Put health care above politics with rural doctor program

When it come to training doctors, a “resident” is a more literal term than you might think. Statistics show that more than half of doctors end up practicing within 100 miles of where they do their residency.

In that pattern the Obama administration saw a way to address the shortage of primary care doctors in rural and underserved areas. It created the Teaching Health Center Graduate Medical Education Program under which medical students could serve their three-year residency at a rural health center rather than an urban hospital. Currently, 59 teaching health centers are training more than 740 residents in 27 states and the District of Columbia. Demand for the rural residency slots are high – 100 applications for each slot – and most graduates of the program say they’ll practice in rural and underserved areas. North Carolina has two centers.

But Republicans in Congress, intent on undoing all things Obama, are now balking at renewing funding for the program. The program faced a Sept. 30 deadline for funding to be renewed, but a three-month extension appears likely. But the extension does little to save the program. It needs a stable commitment from Congress. Medical students who can’t tell whether a program will be funded for the length of their residencies obviously won’t apply to the program.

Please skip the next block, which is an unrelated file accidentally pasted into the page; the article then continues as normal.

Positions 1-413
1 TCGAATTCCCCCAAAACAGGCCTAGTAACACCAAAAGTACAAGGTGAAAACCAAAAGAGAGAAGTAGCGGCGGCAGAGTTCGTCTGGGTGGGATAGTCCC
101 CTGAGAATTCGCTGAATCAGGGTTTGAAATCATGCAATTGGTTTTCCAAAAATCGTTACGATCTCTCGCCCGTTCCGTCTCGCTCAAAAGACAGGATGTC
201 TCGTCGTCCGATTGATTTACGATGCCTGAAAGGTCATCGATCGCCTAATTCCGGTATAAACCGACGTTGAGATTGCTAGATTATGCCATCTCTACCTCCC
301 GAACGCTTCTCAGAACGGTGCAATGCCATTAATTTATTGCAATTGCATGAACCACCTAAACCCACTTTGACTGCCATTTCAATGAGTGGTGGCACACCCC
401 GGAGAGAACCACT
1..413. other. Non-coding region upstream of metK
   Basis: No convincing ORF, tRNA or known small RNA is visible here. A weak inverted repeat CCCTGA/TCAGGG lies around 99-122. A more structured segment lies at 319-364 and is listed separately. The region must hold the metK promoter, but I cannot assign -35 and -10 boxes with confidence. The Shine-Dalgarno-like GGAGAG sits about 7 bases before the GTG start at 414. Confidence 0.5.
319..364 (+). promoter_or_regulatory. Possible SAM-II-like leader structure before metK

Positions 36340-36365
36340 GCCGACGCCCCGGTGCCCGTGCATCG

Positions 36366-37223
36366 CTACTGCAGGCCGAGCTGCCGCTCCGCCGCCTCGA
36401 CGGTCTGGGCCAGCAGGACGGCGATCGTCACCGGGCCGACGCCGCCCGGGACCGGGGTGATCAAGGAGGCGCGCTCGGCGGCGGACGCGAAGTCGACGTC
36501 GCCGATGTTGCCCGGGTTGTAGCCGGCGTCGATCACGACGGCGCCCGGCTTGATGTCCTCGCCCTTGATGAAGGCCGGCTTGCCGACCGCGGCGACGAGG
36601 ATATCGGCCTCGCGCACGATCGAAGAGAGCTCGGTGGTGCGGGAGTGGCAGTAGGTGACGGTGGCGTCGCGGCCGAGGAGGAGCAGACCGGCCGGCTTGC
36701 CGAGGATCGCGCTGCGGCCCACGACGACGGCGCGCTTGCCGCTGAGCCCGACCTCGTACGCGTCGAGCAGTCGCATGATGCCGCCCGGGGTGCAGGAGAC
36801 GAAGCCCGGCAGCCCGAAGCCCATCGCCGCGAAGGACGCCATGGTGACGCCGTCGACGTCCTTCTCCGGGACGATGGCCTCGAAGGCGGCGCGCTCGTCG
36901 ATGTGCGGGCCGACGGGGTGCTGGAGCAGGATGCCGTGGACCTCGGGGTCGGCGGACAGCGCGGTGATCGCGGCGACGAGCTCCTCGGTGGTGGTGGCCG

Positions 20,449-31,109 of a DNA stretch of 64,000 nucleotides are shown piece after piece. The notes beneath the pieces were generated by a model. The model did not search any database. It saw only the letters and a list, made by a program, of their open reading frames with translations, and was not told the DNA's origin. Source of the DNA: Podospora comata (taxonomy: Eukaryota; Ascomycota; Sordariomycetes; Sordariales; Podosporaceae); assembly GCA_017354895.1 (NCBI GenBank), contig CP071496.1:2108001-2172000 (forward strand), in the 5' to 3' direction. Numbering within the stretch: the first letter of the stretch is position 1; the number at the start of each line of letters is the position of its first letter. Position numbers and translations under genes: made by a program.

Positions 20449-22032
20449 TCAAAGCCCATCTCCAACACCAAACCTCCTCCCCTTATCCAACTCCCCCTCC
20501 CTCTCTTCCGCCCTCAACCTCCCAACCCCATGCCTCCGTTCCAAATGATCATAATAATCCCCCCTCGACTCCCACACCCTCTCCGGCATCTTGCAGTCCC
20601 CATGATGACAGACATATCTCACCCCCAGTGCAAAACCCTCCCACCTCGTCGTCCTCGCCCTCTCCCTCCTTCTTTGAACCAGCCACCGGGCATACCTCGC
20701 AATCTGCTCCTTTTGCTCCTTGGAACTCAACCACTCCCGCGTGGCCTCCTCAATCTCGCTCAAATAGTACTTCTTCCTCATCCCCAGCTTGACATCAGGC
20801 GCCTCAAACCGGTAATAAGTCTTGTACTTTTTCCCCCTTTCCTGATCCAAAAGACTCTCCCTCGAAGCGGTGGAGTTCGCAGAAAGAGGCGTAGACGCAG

Gregory K. Griggs, executive vice president of the North Carolina Academy of Family Physicians in Raleigh, said most members of Congress are sympathetic to the aim of the program, but are wary of its ties to Obama and the Affordable Care Act, which originally helped fund the program.

“Once a program is favored by one party or the other, it gets caught up in politics,” he said. “But this is one case where we need to put health care first.”

Republicans, many of them representing rural areas, should support this smart and effective way to get more doctors into rural and underserved areas. Politics should not get in the way.


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